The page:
In a recent appearance on Real Time with Bill Maher, I referenced data from Harvard’s Institute of Politics showing that only 20 percent of my generation trusts the federal government, the lowest percentage in the past five years. I argued that the fossil fuel divestment movement, which aims to create new political space, can help restore the lost faith of young and old alike in our political system.
John Avlon, editor of the Daily Beast and a panelist on the show that evening, reacted aggressively, denying even my premise: “There’s a generation that was engaged and is now apathetic…but if they decide, then, [that] they’d rather change the world by being a slacktivist rather than going out and voting, they’re not only undermining our democracy—they are going to compound the problems we’ve got right now.”
Avlon grossly misinterprets the reality of my generation, today’s youth activism and what I said. We may be disillusioned, but we are not apathetic. We are engaged and determined to take action in thousands of new ways. We are not waiting on the sidelines for a miracle, and we are not giving up on the power of our vote—in fact we’re saving it.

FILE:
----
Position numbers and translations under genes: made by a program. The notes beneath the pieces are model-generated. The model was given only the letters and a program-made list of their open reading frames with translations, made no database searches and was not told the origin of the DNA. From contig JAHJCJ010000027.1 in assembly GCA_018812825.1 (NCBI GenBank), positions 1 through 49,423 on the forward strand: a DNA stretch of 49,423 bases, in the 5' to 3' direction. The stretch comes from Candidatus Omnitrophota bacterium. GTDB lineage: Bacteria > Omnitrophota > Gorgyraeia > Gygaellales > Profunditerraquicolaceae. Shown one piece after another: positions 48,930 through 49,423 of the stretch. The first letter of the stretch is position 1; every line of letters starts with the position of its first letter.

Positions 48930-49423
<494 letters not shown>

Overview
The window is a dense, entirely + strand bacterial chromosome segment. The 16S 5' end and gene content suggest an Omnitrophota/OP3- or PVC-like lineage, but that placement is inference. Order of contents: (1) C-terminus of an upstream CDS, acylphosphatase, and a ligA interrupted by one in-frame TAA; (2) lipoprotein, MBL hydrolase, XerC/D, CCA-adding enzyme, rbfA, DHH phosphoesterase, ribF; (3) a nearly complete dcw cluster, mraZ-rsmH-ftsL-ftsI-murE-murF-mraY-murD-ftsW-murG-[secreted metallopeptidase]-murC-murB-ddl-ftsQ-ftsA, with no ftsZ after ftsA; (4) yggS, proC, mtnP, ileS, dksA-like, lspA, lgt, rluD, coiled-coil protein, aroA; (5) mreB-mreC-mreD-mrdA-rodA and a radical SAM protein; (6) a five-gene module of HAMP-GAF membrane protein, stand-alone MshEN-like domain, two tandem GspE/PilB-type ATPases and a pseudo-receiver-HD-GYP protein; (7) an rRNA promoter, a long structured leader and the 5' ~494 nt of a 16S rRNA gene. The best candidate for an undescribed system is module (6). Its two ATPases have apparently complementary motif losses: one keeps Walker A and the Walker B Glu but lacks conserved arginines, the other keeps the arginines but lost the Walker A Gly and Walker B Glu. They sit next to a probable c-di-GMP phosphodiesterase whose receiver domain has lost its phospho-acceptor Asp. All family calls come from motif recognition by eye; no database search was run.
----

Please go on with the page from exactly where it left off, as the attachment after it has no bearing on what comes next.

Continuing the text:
The fact is that data from the Pew Research Center shows that “adults of all ages have become less attached to political and religious institutions in the past decade, but millennials are at the leading edge of this social phenomenon.” And understandably so: my peers and I grew up watching Clinton’s impeachment hearings. We came of age during eights years of Bush-Cheney, witnesses to the politics of fear and destruction. Climate denial has percolated throughout society as the planet hurdles towards an unprecedented state of emergency. We were hopeful when we elected Barack Obama. But he has turned out to be the change that we can’t believe in.
This picture of disaffiliation is complicated by a strong drive toward activism. millennials are more optimistic about the future than any other generation. Half of us are political “independents,” but we vote heavily for liberal policies and candidates and believe in an activist government. Another report from Telefónica supports these findings: 40 percent of millennials believe that we can make a global difference. While we may be skeptical of traditional institutions we use new technologies to create alternative networks and communities through which we mobilize political action. As I said on Real Time, our new forms of engagement are aimed at taking back democracy and restoring it to government of, by, and for the people.